The dramatic realities we face with COVID-19 are a wake-up call that has the potential to make us much stronger and better adapted to confront the host of other undeniable existential threats coming our way. For almost all of us, our families have become ground zero. Most of us have never lived in a war zone, so dealing with the peril of our personal mortality and the fear of losing our loved ones has never been this intense.
There is another destructive potential side effect of the pandemic that requires careful vigilance as well. Anger is a natural response that virtually all of us are feeling in one form or another since our life as we know it has been turned upside down and taken at least somewhat out of our control. Of course, there are exceptions to this but the vast majority of us are angry because we’re cooped up and our desires are being thwarted in too many ways to be able to mention.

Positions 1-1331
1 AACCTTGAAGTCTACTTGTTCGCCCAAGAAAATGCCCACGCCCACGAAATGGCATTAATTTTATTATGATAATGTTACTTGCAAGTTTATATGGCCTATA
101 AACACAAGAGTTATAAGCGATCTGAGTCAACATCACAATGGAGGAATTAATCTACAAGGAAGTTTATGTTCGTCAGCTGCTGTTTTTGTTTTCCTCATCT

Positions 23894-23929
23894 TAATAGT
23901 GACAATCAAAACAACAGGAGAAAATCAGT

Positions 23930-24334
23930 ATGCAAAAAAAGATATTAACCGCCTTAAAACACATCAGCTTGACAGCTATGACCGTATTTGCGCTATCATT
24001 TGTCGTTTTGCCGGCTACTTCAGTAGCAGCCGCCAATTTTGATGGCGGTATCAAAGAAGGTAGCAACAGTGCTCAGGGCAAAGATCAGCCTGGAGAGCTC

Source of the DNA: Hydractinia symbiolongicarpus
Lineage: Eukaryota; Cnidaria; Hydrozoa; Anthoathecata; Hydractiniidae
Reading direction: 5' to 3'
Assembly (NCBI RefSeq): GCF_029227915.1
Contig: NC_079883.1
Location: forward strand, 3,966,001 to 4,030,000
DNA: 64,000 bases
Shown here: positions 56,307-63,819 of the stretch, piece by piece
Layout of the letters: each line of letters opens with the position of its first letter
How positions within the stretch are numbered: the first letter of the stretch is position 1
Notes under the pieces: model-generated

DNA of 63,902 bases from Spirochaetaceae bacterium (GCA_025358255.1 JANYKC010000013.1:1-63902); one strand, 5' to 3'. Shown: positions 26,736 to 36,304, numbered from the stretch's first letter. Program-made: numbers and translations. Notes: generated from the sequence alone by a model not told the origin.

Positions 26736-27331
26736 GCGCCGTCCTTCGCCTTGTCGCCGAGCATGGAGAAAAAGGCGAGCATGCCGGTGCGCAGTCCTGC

Mindfulness is only a starting point. We could analogize it to God or Faith. We can be devoted with a very dear part of ourselves, but the question is how much is this integrated into our life? We can go to church on Sundays, but not practice or express our faith during the week. We can have faith in God, but not treat our fellow man/woman with our hearts and compassion. Mindfulness, as it is most commonly taught, can support us to be present . . .
While sadness and anxiety are a natural and even healthy part of life, depression is a unique condition. Those with a genetic predisposition and chemical imbalances may already struggle and fall deeper into their minds when difficult circumstances become overwhelming. Uncertainty, fear, and anxiety over a sudden change of circumstances or troubling world events can push those who’ve never struggled with depression into troubling places, where they and their families feel ill prepared and in need of guidance.